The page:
“Yeah,” she said. “So, I was so happy that you agreed with me, and that you said that, and I remember being happy about that… and I should remember what it was, but I don’t! And I’m irritated by that, and… and…”
“A little scared,” I said.
“Yes,” she said. She dropped her head. “More than a little.”
“I know,” I said. “I’m still getting used to the idea that I can’t trust all my memories.”
“…do you think something happened while you were asleep?” she asked. “With… whoever… altered your memories?”
I considered that. When my mind had drawn a connection between her reaction to the idea of a recent memory being obliterated or obscured and my own experiences, the thought that they might be related had been there, bobbing at the surface of the back of my mind. But when she said it out loud, it didn’t seem likely.
“No,” I said. “As much as I was afraid that someone or something would move in while I was unconscious and vulnerable, you were wide awake the whole time.”
“And it’s not like anyone else knew you were going to be out like that,” Amaranth said. “I mean, Steff and Coach Callahan, but they didn’t necessarily know when, and it’s not like they’d have been in contact with… anyone.”
“No, you’re right,” I said. “But it does seem like you were manipulated somehow…”
And just like that, it all fell into place, again. Amaranth was right that no one could have predicted my period of vulnerability… but someone, or more particularly something, could have instigated it.
I went back over the fragments of our last conversation. Shiel owed me an apology…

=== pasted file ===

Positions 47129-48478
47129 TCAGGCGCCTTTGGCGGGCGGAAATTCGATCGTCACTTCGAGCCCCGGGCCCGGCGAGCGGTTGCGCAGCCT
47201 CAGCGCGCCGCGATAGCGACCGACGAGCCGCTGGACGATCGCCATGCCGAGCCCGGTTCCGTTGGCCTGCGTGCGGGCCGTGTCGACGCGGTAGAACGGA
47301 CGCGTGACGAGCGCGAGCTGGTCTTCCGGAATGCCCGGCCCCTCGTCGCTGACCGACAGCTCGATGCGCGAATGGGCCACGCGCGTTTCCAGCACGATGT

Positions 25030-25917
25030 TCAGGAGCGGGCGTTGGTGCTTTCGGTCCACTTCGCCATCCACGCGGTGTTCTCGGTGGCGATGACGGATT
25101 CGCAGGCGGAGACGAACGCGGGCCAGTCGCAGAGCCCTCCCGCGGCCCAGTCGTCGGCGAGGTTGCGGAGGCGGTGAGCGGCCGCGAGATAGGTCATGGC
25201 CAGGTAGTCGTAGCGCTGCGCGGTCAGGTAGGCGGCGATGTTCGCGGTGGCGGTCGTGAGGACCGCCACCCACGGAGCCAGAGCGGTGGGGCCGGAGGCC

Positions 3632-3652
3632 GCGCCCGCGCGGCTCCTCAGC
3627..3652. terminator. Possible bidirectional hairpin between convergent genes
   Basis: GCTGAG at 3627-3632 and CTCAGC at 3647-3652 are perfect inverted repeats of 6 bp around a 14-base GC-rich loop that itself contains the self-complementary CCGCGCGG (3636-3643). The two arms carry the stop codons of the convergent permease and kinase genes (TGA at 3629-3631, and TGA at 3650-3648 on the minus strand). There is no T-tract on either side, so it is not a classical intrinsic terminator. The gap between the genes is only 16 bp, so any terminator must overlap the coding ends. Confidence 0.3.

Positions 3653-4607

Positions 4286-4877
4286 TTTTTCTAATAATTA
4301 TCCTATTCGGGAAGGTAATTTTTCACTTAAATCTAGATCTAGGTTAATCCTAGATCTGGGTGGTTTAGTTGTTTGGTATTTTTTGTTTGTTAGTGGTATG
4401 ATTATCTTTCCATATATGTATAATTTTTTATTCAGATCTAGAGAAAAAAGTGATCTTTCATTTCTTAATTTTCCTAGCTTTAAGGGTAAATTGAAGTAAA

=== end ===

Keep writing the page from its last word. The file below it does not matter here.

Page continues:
“You said that Shiel was acting out of character,” I said.
“Yes!” Amaranth said. “That’s it! That’s exactly what I said! I want to give her a piece of mind so bad…”
“I think she already has a piece of somebody’s mind,” I said. “Or something has a piece of hers. She came out of the game room at just the right time and in just the right mood to put me out of commission for most of a day. As much as Hazel might have wanted to take her down a peg, getting her fighting mad probably wasn’t part of Hazel’s wish.”
“Baby, what are you saying?”
“I’m saying, I don’t think it’s an accident that I got sidelined,” I said. “Hazel’s wish-curse-thing, whatever it is, wanted me out of the picture long enough for it to do something.”
“Oh!” Amaranth said. “Oh, baby, that’s kind of scary. Are you sure it was only temporary? What if it didn’t know you were invulnerable? A kobold punch to a mortal human could have been a lot worse.”
“I’m pretty sure it wasn’t playing for keeps,” I said. “Remember? We were talking about how lucky it was that Callahan had the right potion to fix me up.”
“Coach Callahan,” Amaranth corrected me, almost automatically.
“And that potion fixed what Shiel did, but it also interrupted my chain of thought just when I was putting it together,” I said.
“I didn’t take the potion or have a power nap,” Amaranth said, her brow furrowing. “So why did I forget?”
“…probably for the same reason Shiel kneecapped me,” I said.
“You mean… I’m under it’s influence?”
“I think everybody is,” I said. “Everybody who it needs to be. There might be some limits to range or to the circumstances under which it can touch a mind, but it obviously doesn’t need line of sight or too much direct proximity to Hazel.”
“Well, if that’s true, why would it need to hurt you or line up the potion?”
“I don’t know, exactly,” I said. “I have my suspicions… I don’t know if it’s because of my demon half, or the fact that I’ve had some training in closing my mind, but there’s obviously some reason it found it easier to move other people around to get to me.”
“When you say it like that…” Amaranth said.
“What?” I said.
“I mean, it almost sounds like…”
She trailed off.
“Like what?” I pressed.
“Like it’s afraid of you.”